Research suggests that taking only 100 bites of food a day will aid in healthy weight management, but some health experts say the quality of the bites is more important than quantity, Sumathi Reddy writes in the Wall Street Journal.
Counting your bites
A group of researchers from Clemson University have tested the theory and found that every bite taken by a man is equal to about 17 calories, while women consume about 11 calories per bite. (With 100 bites, daily caloric intake would total 1,700 for men and 1,100 for women. That meets the targets for a low-calorie diet, according to NIH.)
Although there was not a huge difference, the researchers found that participants who counted how many bites they took lost more weight than those who did not count bites. Researchers also found that people were better able to stick to the 100-bite maximum when they counted down from 100 instead of up from zero.
"One-hundred bites is really an average starting point, it's not going to work for everybody," says lead researcher Eric Muth, adding that the premise of the diet is to "get you to push the plate away a little bit...[bites are] very simple and people understand it."
Through their research, the group developed a watch-like device, the Bite Monitor, that counts how many bites a person takes with 90% accuracy, Muth says. "It's a little bit like a pedometer for your mouth," he says, adding that the device will be tested in a study funded by NIH.
But what's in a bite?
But Mayo Clinic endocrinologist Michael Jensen told Reddy he questions the usefulness of counting bites, since a bite of pizza is very different than a bite of salad. Moreover, people counting bites may simply take larger mouthfuls. Instead, he recommends that people take smaller bites and mindfully chew each one.
"If you're eating too fast, you're probably not chewing and enjoying your food very well and you're probably going to be more likely" to eat too much, says Jensen. Eating slowly also has digestive benefits, such as greater nutrition absorption and less acid reflux, some experts say.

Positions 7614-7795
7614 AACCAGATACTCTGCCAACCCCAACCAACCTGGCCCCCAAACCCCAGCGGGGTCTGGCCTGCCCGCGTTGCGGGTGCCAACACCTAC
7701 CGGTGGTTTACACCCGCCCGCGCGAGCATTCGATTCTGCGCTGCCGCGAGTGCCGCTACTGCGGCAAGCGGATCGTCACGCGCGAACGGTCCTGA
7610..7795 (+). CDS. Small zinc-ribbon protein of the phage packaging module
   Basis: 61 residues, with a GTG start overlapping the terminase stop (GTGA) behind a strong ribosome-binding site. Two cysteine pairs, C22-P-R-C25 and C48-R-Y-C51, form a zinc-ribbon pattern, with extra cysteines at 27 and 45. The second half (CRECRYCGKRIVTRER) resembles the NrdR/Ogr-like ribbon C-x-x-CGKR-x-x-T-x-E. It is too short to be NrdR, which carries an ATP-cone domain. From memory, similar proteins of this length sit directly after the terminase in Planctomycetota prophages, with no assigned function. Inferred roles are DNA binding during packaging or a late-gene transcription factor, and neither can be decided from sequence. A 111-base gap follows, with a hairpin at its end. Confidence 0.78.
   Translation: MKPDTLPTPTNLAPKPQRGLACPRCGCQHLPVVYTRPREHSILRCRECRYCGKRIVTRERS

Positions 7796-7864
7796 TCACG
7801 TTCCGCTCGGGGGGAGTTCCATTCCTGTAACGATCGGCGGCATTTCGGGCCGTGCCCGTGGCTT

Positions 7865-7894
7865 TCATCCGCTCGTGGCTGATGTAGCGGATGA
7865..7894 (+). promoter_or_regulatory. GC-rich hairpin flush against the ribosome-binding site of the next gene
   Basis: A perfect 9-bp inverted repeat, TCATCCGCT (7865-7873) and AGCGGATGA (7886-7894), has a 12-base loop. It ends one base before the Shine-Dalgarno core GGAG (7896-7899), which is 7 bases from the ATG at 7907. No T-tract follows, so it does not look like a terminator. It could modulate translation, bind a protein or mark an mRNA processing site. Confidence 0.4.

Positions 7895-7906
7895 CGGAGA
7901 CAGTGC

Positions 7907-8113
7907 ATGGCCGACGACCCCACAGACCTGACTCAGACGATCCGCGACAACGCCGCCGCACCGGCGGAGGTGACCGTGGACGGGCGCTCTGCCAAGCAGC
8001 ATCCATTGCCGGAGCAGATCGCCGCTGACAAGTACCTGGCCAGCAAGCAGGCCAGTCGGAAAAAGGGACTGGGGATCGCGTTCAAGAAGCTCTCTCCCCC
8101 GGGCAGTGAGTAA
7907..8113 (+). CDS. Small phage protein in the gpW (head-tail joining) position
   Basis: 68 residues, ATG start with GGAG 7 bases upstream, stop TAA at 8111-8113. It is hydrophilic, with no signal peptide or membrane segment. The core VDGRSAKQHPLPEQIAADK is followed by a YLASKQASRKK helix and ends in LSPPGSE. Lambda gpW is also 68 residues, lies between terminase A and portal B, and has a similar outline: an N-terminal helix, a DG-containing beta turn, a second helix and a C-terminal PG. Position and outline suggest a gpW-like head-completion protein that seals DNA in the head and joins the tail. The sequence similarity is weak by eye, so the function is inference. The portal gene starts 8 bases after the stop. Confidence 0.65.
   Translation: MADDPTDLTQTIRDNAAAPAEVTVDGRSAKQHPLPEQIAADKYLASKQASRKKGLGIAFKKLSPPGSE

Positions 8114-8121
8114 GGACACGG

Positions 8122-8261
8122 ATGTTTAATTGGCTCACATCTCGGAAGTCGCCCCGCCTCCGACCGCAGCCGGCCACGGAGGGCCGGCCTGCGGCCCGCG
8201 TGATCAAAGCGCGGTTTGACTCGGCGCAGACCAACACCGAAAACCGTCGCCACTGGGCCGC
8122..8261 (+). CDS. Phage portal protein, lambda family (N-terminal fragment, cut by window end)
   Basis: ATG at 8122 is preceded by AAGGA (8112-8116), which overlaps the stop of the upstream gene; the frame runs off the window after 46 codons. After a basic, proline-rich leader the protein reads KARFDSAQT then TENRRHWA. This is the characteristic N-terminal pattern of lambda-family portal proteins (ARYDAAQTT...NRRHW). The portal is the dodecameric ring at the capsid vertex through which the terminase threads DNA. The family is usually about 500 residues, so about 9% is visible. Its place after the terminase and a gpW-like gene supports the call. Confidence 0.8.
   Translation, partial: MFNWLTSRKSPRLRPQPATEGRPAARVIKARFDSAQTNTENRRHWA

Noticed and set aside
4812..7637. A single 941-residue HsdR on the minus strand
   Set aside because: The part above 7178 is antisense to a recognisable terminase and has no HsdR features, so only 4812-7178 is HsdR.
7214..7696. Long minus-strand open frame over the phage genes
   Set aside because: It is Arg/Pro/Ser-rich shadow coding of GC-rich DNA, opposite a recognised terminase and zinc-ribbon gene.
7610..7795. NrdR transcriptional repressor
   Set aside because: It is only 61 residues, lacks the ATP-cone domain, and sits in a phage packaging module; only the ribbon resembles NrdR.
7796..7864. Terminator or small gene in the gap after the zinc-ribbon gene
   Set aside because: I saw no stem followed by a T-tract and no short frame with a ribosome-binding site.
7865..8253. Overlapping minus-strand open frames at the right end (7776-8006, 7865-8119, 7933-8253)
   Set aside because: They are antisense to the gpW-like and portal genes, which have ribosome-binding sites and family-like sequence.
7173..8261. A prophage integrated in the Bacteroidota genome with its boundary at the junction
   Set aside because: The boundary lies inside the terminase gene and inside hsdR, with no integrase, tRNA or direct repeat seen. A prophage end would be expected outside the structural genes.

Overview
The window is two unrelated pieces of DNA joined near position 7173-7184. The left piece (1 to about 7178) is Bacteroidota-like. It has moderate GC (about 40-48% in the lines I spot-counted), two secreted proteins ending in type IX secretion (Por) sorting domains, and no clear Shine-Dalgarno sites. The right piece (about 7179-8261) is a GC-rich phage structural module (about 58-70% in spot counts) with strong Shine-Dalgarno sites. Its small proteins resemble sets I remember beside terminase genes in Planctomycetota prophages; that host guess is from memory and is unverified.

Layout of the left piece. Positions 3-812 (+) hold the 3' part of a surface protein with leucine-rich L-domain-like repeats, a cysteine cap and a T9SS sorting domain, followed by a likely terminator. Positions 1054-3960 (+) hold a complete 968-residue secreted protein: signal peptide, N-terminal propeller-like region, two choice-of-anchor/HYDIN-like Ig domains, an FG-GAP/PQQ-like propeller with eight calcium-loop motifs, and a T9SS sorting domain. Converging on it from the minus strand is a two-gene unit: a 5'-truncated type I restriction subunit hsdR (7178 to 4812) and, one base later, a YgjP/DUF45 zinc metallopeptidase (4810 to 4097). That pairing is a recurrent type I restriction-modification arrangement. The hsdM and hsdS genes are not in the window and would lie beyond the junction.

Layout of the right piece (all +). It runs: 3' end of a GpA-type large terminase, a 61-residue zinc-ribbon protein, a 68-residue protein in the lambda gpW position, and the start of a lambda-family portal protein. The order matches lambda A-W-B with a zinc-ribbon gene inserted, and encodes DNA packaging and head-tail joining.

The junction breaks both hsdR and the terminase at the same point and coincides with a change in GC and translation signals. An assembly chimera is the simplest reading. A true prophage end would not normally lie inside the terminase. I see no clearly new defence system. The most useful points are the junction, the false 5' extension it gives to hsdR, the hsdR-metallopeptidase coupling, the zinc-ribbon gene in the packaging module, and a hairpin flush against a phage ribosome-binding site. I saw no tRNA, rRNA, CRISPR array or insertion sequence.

"There's very strong evidence pointing to the importance of chewing… The nerves that feed into the muscles in the jaw connect to satiety areas in the brain," said Kathleen Melanson, director of the University of Rhode Island's Energy Balance Lab.
Some experts recommend chewing one's food 10 to 20 times before swallowing. A 2011 Chinese study found people who chewed their food 40 times had lower levels of the hormone ghrelin, which stimulates appetite, and higher levels of a hormone that reduces appetite than people who chewed 15 times.
"The higher amount of chewing that's required with more solid foods might contribute to the satiety effect," says Melanson.
Based on this concept, Swedish company Mando Group AB has developed a "talking" plate that monitors how quickly a person is eating and assesses his/her satiety. The plate is actually a small slender scale and computerized screen. When a diner eats too quickly, the plate alerts him or her to slow down. The plate also asks the diner throughout the meal how full he or she is feeling.
In a Mando Group AB study of 106 obese children using the plate, researchers found children lost about three times as much weight as children who received only diet and exercise recommendations. "We have found that the eating speed is much, much more important than what you actually put on the plate," says Cecilia Bergh, co-founder of Mando Group AB (Reddy, Wall Street Journal, 8/11).